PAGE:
Infection estimates

If a COVID-19 antibody test contributes to the national database, such as the COVID-19 Infection Survey, then it helps to improve estimations of the spread of past infections as well as response to vaccination.

There remains a very big difference between the number of people testing positive and the actual number of people who have been infected. For instance, in the week ending 1st December 2021, the COVID-19 Infection Survey results showed 1.056 million were likely to have been infected that week. In the same week, 363,682 people had symptoms, took a PCR test and tested positive - three times fewer than the actual number of infections. More antibody testing helps to close this gap in understanding.

Vaccination estimates

By testing for COVID-19 antibodies, the COVID-19 Infection Survey is also painting a picture of the vaccination uptake and effectiveness. This includes estimates for how many vaccination doses a percentage of the general population has had in England. The survey has already shown a clear pattern between vaccination and testing positive for COVID-19 antibodies.

"We continue to see a high level of antibodies across the UK. This is likely the impact of the booster programme on our data, with age groups prioritised for boosters seeing increases in antibody levels," says Dr Rhiannon Yapp, senior statistician.

Benefits of the London Medical Laboratory COVID-19 Antibody Blood Test

The London Medical Laboratory's COVID-19 Vaccine and Immune Response - "Quantitative" Antibody Blood Test can be used at home or in-store, and measures the level of immunoglobulin G (IgG) antibodies in your body.

Receiving a positive result means that the test has detected an arbitrary units per millilitre (AU/ml) level of above 50 units, suggesting that you have either been exposed to COVID-19 or that your body has produced an immune response to the vaccine.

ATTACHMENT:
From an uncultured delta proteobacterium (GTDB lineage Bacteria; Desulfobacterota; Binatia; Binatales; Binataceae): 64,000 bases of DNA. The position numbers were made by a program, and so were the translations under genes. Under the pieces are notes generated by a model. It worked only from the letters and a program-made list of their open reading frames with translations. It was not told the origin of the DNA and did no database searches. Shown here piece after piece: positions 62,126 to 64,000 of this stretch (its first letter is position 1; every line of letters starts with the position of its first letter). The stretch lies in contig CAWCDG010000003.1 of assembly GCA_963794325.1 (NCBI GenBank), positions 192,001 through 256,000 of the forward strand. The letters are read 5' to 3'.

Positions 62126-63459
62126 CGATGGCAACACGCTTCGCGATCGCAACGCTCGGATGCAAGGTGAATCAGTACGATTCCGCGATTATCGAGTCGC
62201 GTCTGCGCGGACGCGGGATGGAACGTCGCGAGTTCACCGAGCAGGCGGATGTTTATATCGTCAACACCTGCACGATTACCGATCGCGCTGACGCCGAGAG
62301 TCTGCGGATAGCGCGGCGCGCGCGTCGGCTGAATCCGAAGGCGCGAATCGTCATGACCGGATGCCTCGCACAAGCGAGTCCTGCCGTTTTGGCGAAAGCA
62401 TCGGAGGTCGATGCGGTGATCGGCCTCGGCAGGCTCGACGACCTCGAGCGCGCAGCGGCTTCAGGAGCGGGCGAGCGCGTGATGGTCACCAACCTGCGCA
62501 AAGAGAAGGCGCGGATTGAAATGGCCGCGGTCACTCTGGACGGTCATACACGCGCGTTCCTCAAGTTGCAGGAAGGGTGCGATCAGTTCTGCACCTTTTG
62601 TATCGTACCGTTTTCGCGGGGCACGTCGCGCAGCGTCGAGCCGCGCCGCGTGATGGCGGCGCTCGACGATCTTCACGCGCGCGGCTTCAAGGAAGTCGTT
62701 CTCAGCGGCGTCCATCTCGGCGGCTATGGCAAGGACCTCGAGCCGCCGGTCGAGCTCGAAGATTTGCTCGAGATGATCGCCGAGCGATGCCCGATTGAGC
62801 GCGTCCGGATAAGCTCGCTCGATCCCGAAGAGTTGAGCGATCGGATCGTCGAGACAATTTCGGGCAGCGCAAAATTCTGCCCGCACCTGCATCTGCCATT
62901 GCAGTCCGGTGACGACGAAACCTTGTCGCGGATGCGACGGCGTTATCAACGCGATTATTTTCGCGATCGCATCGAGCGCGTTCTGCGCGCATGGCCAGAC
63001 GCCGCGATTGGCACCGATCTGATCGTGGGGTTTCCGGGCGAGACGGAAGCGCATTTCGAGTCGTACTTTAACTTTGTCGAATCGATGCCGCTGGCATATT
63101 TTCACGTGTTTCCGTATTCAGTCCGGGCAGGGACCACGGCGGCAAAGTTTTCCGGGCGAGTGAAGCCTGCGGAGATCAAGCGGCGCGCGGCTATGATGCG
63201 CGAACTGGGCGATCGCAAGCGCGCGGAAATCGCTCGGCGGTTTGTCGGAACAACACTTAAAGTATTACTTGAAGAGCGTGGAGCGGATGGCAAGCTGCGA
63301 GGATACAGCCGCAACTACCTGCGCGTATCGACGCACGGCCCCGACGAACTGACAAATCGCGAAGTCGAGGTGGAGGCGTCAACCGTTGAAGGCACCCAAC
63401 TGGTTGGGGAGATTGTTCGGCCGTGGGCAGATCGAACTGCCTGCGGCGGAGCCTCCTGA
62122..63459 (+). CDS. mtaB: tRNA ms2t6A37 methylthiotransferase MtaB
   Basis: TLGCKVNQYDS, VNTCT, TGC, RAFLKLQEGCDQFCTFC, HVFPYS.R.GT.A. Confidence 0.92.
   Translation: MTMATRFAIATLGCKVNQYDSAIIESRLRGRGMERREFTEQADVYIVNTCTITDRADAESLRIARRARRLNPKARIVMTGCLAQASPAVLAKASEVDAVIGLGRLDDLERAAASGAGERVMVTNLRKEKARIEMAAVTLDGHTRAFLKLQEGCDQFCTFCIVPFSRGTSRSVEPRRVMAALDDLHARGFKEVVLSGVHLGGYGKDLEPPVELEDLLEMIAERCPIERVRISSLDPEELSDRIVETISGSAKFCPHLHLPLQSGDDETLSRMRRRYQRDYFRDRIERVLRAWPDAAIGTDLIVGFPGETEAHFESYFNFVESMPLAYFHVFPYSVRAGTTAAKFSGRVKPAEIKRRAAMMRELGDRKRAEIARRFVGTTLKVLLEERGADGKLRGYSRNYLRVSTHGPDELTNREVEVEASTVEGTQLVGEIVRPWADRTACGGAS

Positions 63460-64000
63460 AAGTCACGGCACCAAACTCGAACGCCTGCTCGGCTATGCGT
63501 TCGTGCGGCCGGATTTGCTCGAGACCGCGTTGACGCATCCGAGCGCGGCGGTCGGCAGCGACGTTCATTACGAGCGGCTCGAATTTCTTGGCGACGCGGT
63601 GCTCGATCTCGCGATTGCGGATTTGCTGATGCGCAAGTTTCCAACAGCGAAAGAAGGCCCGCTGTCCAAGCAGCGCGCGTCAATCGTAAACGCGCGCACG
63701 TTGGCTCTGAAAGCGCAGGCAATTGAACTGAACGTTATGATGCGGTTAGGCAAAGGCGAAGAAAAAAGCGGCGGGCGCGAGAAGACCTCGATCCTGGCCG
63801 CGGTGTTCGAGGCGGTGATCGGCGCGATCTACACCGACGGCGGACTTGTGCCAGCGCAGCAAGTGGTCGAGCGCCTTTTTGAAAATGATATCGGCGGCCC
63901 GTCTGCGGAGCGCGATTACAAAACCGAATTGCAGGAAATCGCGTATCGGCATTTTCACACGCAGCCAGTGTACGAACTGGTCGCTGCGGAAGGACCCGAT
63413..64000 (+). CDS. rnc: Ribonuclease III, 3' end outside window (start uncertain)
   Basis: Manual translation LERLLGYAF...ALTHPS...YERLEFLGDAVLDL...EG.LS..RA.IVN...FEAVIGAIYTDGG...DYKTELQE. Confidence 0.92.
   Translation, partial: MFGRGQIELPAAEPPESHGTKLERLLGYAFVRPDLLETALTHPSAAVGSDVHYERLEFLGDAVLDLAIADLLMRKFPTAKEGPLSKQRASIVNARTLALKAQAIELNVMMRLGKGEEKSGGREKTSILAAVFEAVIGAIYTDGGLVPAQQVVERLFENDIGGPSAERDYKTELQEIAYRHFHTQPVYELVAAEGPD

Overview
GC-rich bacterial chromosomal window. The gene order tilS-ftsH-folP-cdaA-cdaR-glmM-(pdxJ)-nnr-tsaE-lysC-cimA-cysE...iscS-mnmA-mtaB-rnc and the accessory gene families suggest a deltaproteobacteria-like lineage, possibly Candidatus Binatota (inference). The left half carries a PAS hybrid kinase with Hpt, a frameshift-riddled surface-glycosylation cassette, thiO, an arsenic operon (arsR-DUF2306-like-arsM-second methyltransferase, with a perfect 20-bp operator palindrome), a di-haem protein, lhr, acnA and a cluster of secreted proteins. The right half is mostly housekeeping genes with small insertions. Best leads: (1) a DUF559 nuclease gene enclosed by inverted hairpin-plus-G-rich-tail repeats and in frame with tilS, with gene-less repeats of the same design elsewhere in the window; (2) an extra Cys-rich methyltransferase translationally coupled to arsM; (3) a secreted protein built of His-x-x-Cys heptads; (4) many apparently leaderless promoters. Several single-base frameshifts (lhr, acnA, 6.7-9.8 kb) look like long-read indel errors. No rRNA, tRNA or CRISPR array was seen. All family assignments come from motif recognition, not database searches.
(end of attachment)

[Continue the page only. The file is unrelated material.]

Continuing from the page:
This said, it is possible to have an immune response with a lower level of antibodies than this. Therefore, a negative result does not mean that you haven't been infected or that your vaccination hasn't worked. Whether you receive a positive or a negative result, it's important to note that the COVID-19 antibody test doesn't paint a full picture of your immunity.

However, it is thought that 1 in 100 people don't produce antibodies after the COVID-19 vaccination. Dr Quinton Fivelman, chief medical officer at London Medical Laboratory, also highlights that: "Recent research has shown that the early immune response in people who have been vaccinated for COVID-19 can predict the level of protection they will have to the virus over time."

A positive result from the COVID-19 antibody test kit can confirm if you have produced detectable antibodies in response to the vaccine. Most importantly, this can provide you with peace of mind to know you have some level of protection through them.

You could take the COVID-19 antibody test if:

  • You have had the vaccine and are curious if you have produced high levels of antibodies as a result.
  • You are interested in finding out if you've been previously infected with COVID-19 (although the absence of antibodies does not guarantee that you haven't).
  • It would give you peace of mind to find out if you have high levels of antibodies.